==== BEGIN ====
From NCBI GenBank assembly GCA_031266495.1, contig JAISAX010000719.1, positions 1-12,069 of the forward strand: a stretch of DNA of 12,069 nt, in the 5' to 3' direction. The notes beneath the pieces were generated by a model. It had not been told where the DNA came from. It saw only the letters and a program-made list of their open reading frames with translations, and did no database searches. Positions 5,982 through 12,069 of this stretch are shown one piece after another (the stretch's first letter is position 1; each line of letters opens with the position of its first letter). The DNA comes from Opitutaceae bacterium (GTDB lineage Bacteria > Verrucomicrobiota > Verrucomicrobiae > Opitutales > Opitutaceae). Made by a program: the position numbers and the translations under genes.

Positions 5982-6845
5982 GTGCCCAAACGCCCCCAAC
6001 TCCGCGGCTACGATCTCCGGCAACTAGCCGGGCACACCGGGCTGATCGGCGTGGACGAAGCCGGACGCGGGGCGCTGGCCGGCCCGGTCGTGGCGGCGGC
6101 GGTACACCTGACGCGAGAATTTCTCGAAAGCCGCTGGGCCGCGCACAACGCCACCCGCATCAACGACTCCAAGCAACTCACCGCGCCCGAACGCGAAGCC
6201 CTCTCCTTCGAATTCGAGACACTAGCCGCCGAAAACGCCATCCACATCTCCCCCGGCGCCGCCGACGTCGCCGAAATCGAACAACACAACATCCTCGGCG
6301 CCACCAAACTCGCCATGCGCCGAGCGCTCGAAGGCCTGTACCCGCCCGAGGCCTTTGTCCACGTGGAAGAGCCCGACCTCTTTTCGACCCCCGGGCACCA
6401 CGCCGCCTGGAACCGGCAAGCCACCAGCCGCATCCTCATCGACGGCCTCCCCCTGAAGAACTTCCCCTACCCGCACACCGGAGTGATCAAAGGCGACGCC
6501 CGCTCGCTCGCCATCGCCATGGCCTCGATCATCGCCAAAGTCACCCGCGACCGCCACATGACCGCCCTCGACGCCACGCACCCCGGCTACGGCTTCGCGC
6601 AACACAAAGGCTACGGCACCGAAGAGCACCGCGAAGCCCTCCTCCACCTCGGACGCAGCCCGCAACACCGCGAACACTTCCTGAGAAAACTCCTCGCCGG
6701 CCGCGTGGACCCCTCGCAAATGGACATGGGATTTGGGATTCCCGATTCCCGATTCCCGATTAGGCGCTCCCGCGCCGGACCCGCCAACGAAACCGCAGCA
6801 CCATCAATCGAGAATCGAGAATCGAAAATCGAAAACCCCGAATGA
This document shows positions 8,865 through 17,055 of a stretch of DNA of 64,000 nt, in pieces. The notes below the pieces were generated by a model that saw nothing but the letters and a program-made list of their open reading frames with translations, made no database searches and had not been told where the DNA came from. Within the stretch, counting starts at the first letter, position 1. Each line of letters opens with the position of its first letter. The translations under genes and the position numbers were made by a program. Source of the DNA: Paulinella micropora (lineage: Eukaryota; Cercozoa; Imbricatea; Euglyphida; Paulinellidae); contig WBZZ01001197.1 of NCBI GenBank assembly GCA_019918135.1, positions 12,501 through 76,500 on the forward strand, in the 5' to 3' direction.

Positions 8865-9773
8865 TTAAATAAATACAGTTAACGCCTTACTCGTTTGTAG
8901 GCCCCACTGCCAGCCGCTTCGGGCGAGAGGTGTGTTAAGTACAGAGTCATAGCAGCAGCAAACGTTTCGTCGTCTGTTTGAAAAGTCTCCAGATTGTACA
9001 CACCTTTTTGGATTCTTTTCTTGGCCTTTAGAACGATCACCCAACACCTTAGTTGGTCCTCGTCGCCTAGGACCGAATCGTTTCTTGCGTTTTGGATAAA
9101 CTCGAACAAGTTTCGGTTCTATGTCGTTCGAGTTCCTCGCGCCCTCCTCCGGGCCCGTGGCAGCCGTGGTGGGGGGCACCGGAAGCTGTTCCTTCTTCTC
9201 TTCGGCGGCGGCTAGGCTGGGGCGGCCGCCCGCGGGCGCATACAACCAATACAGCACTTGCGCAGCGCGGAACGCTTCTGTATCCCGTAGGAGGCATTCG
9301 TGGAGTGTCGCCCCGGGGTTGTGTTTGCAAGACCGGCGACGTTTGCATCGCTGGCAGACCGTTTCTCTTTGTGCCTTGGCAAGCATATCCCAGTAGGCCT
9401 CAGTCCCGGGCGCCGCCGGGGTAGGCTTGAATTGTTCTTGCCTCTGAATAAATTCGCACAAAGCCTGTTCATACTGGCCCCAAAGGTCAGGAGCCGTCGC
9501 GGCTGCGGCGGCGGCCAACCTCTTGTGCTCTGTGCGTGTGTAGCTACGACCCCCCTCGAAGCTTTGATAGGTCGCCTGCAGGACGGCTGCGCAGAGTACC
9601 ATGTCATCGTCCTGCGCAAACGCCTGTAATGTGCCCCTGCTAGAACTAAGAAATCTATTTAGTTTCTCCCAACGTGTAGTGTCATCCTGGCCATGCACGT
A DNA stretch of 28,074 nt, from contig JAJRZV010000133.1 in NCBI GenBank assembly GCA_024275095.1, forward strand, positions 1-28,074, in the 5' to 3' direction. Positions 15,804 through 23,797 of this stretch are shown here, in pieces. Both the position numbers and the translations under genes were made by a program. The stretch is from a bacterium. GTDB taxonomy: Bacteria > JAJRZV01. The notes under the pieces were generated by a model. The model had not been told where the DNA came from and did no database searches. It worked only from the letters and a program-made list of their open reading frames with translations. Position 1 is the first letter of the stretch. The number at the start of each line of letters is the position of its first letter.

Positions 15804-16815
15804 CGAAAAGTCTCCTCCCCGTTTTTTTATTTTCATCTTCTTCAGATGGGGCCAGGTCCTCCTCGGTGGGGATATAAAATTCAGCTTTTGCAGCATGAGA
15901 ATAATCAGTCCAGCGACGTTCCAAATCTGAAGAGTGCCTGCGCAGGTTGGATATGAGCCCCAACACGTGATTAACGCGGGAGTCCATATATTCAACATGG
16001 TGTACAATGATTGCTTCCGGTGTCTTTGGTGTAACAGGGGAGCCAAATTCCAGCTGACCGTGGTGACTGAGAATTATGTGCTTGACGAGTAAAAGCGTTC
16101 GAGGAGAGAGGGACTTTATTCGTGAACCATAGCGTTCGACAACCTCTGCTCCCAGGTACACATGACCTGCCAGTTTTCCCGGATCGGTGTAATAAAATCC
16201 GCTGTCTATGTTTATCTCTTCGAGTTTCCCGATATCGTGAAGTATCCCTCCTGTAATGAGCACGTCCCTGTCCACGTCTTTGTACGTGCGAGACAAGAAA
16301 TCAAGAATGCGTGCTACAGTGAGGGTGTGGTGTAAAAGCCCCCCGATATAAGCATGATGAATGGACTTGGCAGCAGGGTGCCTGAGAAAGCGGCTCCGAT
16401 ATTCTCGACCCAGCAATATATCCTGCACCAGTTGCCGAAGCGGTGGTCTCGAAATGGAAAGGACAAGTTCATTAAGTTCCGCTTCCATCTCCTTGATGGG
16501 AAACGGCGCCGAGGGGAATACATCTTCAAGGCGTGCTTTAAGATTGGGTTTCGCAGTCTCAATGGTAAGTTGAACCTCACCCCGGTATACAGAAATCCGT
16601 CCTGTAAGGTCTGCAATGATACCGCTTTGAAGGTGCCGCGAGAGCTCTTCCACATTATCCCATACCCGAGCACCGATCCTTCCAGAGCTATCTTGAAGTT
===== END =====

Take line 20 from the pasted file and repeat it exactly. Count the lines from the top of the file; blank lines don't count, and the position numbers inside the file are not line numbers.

9301 TGGAGTGTCGCCCCGGGGTTGTGTTTGCAAGACCGGCGACGTTTGCATCGCTGGCAGACCGTTTCTCTTTGTGCCTTGGCAAGCATATCCCAGTAGGCCT